- Research article
- Open Access
Genome-wide transcriptomic profiling of Anopheles gambiae hemocytes reveals pathogen-specific signatures upon bacterial challenge and Plasmodium berghei infection
BMC Genomics volume 10, Article number: 257 (2009)
The mosquito Anopheles gambiae is a major vector of human malaria. Increasing evidence indicates that blood cells (hemocytes) comprise an essential arm of the mosquito innate immune response against both bacteria and malaria parasites. To further characterize the role of hemocytes in mosquito immunity, we undertook the first genome-wide transcriptomic analyses of adult female An. gambiae hemocytes following infection by two species of bacteria and a malaria parasite.
We identified 4047 genes expressed in hemocytes, using An. gambiae genome-wide microarrays. While 279 transcripts were significantly enriched in hemocytes relative to whole adult female mosquitoes, 959 transcripts exhibited immune challenge-related regulation. The global transcriptomic responses of hemocytes to challenge with different species of bacteria and/or different stages of malaria parasite infection revealed discrete, minimally overlapping, pathogen-specific signatures of infection-responsive gene expression; 105 of these represented putative immunity-related genes including anti-Plasmodium factors. Of particular interest was the specific co-regulation of various members of the Imd and JNK immune signaling pathways during malaria parasite invasion of the mosquito midgut epithelium.
Our genome-wide transcriptomic analysis of adult mosquito hemocytes reveals pathogen-specific signatures of gene regulation and identifies several novel candidate genes for future functional studies.
Insect blood cells (hemocytes) play a central role in mediating innate immune responses [1–4]. Hemocytes participate in defense against invading microorganisms either directly through cellular mechanisms like phagocytosis or indirectly through secretion of soluble humoral factors such as antimicrobial peptides, complement-like proteins and components of the proteolytic cascade that regulates melanization [5–12].
Much of our knowledge of insect hemocytes derives from studies with the model insect Drosophila melanogaster and Lepidoptera [13–17], but increasing evidence also implicates hemocytes as being essential to the immune response of mosquitoes including Anopheles gambiae that vectors human malaria [18, 19]. In adult mosquitoes, hemocytes mediate phagocytic and/or melanotic immune responses [20–25], and express several immunity-related molecules implicated in defense against bacteria and/or malaria parasites [20–23, 25–39]. As a first step in the functional genomic analysis of mosquito hemocytes, we conducted a genome-wide microarray-based transcriptomic profiling of Anopheles gambiae hemocytes in response to infection by bacteria and Plasmodium berghei. We placed particular emphasis on genes with putative functions in the mosquito's immune system.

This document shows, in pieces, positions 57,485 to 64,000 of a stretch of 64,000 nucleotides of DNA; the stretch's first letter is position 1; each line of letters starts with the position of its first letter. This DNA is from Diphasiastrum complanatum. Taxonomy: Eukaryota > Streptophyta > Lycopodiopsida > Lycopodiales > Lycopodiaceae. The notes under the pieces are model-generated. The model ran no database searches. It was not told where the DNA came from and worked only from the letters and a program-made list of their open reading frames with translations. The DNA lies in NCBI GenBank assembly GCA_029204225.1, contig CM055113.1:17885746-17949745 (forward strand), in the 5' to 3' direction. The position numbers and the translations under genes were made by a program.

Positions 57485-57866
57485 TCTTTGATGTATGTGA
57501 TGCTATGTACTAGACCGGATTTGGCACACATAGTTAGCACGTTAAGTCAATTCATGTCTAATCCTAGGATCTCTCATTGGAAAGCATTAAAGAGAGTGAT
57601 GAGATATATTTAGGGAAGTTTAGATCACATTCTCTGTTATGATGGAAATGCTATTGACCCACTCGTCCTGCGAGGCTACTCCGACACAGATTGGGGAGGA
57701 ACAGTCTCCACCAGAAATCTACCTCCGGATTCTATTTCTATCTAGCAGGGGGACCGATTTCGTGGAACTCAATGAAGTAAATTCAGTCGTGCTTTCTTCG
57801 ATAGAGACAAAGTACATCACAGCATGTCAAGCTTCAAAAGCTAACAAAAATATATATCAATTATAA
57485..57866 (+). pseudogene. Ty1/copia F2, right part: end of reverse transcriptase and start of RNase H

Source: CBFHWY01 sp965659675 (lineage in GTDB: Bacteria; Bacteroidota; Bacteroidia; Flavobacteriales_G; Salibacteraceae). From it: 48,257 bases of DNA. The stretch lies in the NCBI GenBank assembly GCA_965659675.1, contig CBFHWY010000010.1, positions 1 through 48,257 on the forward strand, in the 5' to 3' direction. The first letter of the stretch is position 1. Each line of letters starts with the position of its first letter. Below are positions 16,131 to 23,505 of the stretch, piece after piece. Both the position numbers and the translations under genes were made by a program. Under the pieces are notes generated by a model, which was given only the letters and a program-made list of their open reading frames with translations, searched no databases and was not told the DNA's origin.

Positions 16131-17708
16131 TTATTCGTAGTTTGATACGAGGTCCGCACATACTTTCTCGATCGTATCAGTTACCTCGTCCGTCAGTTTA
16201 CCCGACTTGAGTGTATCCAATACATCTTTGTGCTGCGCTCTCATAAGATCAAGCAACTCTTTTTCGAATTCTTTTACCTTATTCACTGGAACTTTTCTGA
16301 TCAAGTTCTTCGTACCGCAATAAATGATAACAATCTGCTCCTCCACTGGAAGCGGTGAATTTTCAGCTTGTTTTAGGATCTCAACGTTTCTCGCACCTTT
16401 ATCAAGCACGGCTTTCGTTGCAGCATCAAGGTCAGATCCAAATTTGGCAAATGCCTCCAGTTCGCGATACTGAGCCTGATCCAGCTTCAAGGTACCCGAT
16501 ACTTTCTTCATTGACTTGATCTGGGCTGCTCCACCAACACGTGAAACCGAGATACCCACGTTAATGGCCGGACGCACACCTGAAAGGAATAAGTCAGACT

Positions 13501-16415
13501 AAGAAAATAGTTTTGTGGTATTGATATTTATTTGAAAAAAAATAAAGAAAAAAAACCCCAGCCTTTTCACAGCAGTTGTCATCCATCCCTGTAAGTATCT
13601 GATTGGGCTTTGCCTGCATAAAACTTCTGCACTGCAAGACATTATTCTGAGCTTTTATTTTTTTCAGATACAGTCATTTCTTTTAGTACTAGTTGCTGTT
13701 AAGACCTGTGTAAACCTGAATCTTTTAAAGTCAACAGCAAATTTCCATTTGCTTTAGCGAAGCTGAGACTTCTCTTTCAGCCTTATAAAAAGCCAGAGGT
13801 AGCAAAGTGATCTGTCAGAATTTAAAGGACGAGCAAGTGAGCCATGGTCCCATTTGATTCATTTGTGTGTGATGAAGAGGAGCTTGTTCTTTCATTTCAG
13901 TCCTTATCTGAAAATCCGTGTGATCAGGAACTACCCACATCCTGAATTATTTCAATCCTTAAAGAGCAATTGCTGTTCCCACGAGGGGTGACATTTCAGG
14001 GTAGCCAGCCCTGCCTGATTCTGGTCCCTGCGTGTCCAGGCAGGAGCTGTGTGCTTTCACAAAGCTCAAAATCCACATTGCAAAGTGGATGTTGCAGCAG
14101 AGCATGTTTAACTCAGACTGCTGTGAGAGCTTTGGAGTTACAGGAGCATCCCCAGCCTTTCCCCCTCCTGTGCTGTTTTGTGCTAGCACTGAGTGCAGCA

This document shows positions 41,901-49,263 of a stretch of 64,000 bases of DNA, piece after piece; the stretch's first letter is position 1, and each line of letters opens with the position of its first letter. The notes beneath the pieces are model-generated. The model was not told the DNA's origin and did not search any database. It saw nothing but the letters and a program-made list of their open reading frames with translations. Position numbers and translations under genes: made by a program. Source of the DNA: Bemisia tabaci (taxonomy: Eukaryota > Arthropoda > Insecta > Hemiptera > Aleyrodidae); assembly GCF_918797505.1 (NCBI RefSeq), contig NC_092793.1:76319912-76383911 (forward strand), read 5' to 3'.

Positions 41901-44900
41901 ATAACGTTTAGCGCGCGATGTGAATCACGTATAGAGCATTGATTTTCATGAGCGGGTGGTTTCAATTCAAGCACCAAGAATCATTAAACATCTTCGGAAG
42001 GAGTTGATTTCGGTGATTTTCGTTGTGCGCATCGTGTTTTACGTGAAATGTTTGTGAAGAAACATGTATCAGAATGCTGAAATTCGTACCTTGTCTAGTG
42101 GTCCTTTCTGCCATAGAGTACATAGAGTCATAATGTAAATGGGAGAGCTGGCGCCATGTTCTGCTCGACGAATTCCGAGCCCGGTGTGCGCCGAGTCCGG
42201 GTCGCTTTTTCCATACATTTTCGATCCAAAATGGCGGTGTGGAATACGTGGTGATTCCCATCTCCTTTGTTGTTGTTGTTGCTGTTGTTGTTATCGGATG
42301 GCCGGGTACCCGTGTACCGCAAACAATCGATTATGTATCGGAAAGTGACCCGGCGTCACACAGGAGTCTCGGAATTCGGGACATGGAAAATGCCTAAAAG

Results and Discussion
The hemocyte transcriptome
We used our previously published "high injection/recovery" method to isolate hemocyte samples with little or no contamination by other cell types from adult female mosquitoes . This approach results in recovery of the three types of hemocytes- granulocytes, oenocytoids and prohemocytes – produced by An. gambiae that are distinguished from one another by a combination of morphological, functional, and molecular characters .
We analyzed the transcriptional profiles of hemocytes using custom-made 60-mer oligonucleotide microarrays representing the approximately 13,100 genes of the predictedtranscriptome of An. gambiae .
In order to identify hemocyte-specific and immune-responsive transcripts, we first compared transcripts expressed in hemocytes from one day old sugar-fed mosquitoes to transcripts detected in whole mosquitoes of the same age and feeding status. This resulted in identification of the hemocyte-enriched transcriptome. We then compared hemocytes from 1 day old mosquitoes, 1 hour after immune challenge with heat-killed Escherichia coli or Micrococcus luteus, to control female mosquitoes injected with sterile PBS to determine the bacteria challenge responsive transcriptomes. We used heat-killed bacteria in these assays, because our primary interest was in identifying the bacterial responsive transcriptome and to avoid the potentially confounding effects of altered gene expression due to the lethal effects of a systemic infection associated with injection of living bacteria. Lastly, we compared hemocytes from mosquitoes at 24 hours and 19 days after ingestion of a blood meal infected with Plasmodium berghei to mosquitoes of the same age fed a non-infected blood meal to determine the ookinete and sporozoite infection responsive transcriptomes, respectively. This design resulted in a total of five experimental treatments.